By: Hawk Ripjaw (Four Beers) –
Vampires and werewolves have always hated each other, for some reason. I Googled that reason, and a site called vampires.com, which is apparently the official source of information for the beasts and appears to have more effort put into it than the Trump and Hillary websites combined, informed me that the vampires used to enslave the werewolves, and they didn’t like that. The Underworld series follows that blueprint, except in this version the werewolves are Lycans and the vampires that hunt them are Death Dealers, because Hot Topic. They fought each other for a few movies, Death Dealer Selene (Kate Beckinsale) banged a vampire/Lycan hybrid named Scott Speedman, and Bill Nighy hams it up hardcore. Then they’re both in a really dumb sequel, and neither of them are in a pointless prequel. With Scott Speedman no longer interested in acting in the movies, they needed a new hunky dude to act alongside Kate Beckinsale, so David (Theo James) is thrown into the mix. David is a total bro and a pure-blooded hybrid, which makes about as much sense as the rest of this franchise. Selene has a daughter who is sent away at the end of Awakening. The franchise could probably end there but it doesn’t.
In Blood Wars, Selene is an outcast. The vampires don’t want her. The Lycans, led by Marius (Tobias Menzies), prepare to lead an assault against the vampire coven, the leadership of which is sought after by Semira (Lara Pulver). Semira wants Selene’s blood to become extra powerful, and so does Marius, who also injects vampire blood like a heroin addict anyway, while everyone else drinks other vampire blood to get their memories. Uh, Charles Dance plays David’s dad, there’s a secret Viking vampire coven somewhere in Skyrim, people can die and come back after leveling up, and almost everyone does just enough to give the payroll department a reason to sign off on that paycheck.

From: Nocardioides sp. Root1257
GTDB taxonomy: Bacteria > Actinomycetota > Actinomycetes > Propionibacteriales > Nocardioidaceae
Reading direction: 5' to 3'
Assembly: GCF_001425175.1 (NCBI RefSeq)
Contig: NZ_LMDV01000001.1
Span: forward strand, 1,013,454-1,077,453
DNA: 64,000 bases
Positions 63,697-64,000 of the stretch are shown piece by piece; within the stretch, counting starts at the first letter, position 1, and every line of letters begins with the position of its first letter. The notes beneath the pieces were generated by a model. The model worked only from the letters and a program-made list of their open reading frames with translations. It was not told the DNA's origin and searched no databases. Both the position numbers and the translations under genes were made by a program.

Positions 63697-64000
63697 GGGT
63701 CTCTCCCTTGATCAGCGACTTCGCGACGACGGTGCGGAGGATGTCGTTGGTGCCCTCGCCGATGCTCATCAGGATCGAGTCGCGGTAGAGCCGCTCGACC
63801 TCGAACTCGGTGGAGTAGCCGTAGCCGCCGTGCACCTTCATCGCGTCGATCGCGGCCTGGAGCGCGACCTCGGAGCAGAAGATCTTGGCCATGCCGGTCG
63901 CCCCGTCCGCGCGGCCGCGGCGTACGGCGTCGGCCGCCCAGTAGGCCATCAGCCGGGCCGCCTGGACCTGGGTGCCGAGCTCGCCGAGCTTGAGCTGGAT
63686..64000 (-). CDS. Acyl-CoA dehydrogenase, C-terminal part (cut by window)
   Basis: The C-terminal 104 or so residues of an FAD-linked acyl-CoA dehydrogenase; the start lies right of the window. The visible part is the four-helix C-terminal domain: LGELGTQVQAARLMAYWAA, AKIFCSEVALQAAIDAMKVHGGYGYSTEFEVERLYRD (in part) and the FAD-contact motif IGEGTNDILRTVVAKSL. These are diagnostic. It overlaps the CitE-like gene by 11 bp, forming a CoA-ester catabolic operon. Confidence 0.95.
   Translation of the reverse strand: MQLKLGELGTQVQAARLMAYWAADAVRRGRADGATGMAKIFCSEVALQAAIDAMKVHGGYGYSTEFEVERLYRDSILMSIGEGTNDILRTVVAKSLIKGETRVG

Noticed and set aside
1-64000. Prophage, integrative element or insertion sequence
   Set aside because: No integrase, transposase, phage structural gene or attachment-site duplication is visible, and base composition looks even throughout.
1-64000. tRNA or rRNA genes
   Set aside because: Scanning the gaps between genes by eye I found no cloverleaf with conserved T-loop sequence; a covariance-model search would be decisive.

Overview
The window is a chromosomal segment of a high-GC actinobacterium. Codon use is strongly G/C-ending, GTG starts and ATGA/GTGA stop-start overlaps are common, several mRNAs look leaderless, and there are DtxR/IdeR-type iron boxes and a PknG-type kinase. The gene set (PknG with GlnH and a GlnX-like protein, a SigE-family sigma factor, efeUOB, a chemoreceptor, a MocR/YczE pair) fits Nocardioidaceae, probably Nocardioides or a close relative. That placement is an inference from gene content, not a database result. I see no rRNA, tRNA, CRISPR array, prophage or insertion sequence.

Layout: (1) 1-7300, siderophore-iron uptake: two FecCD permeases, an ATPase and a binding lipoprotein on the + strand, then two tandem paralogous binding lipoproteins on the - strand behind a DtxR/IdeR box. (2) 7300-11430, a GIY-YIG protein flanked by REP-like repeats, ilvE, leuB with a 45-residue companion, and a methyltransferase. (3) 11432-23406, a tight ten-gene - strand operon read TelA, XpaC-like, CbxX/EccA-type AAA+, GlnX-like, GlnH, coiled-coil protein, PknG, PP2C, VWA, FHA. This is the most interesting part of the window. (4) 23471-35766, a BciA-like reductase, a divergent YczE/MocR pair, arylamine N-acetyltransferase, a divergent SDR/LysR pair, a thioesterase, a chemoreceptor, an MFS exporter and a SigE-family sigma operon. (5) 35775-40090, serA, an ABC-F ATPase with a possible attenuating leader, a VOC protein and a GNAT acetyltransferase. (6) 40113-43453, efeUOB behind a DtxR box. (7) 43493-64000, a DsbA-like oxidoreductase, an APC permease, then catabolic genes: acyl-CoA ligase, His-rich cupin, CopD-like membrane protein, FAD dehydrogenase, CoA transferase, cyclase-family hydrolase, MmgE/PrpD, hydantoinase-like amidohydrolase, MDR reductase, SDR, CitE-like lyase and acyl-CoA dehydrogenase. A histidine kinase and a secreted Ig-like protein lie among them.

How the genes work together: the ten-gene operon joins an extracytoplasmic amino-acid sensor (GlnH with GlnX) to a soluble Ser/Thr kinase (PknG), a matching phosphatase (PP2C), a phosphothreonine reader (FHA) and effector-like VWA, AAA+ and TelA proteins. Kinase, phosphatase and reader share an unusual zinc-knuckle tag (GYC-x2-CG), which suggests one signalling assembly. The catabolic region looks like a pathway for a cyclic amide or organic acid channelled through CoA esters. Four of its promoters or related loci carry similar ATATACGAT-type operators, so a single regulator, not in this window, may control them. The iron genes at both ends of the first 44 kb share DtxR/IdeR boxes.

Underworld as a franchise has apparently existed just to see how tightly you can vacuum pack Kate Beckinsale into a catsuit (and, to a lesser degree, letting audiences play a rousing game of “Are They Real or are They 3D Printed” when it comes to the Scott Speedman abs). It’s worth noting, then, that as the franchise is handed off to a female director, the new film suddenly becomes less about crotch shots, ass shots, chest shots, and your brother’s money shots and more about Selene as a character. Unfortunately, this just lays bare how thinly written and empty the character actually is, but you have to applaud the attempt to move the needle away from oversexualization.
While the movie mostly doesn’t even attempt to be silly, there are just a couple of WTF moments that are worth mentioning, even if they don’t make the movie worth seeing. We have the immortal David and Marius running up/down a flight of stairs shooting at each other and, unfazed by the bullets, then roaring to squeeze the bullets out of themselves–which is even funnier when you can see that no one else saw the humor in it. Towards the climax, David is unloading his rifle on the Lycans, when he sees them roll out a massive Gatling gun. He delivers a slowed-down “oh, fuuuuuck,” and instead of taking cover, keeps firing. Earlier on, we have Semira glancing out of a window and quietly scheming… as she makes her male henchman perform fellatio on her. I feel like I say it far too often, but if the movie committed to that sort of nonsense wholesale, everyone would have a lot more fun.